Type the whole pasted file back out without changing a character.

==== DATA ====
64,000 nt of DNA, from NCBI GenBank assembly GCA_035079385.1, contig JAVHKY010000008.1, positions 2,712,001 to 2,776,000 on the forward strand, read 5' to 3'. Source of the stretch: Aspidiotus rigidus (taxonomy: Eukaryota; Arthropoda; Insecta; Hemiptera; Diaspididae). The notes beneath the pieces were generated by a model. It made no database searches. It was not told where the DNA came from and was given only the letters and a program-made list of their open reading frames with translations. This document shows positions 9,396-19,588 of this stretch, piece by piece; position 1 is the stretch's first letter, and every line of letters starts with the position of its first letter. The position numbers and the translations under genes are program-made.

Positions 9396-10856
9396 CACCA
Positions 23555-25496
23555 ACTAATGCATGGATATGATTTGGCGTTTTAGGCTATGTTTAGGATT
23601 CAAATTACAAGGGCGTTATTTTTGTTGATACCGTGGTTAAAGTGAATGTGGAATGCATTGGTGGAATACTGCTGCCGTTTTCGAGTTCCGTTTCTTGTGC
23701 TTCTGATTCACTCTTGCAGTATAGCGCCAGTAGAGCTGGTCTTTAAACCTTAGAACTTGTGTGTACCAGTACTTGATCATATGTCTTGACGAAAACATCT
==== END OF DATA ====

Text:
64,000 nt of DNA, from NCBI GenBank assembly GCA_035079385.1, contig JAVHKY010000008.1, positions 2,712,001 to 2,776,000 on the forward strand, read 5' to 3'. Source of the stretch: Aspidiotus rigidus (taxonomy: Eukaryota; Arthropoda; Insecta; Hemiptera; Diaspididae). The notes beneath the pieces were generated by a model. It made no database searches. It was not told where the DNA came from and was given only the letters and a program-made list of their open reading frames with translations. This document shows positions 9,396-19,588 of this stretch, piece by piece; position 1 is the stretch's first letter, and every line of letters starts with the position of its first letter. The position numbers and the translations under genes are program-made.

Positions 9396-10856
9396 CACCA
Positions 23555-25496
23555 ACTAATGCATGGATATGATTTGGCGTTTTAGGCTATGTTTAGGATT
23601 CAAATTACAAGGGCGTTATTTTTGTTGATACCGTGGTTAAAGTGAATGTGGAATGCATTGGTGGAATACTGCTGCCGTTTTCGAGTTCCGTTTCTTGTGC
23701 TTCTGATTCACTCTTGCAGTATAGCGCCAGTAGAGCTGGTCTTTAAACCTTAGAACTTGTGTGTACCAGTACTTGATCATATGTCTTGACGAAAACATCT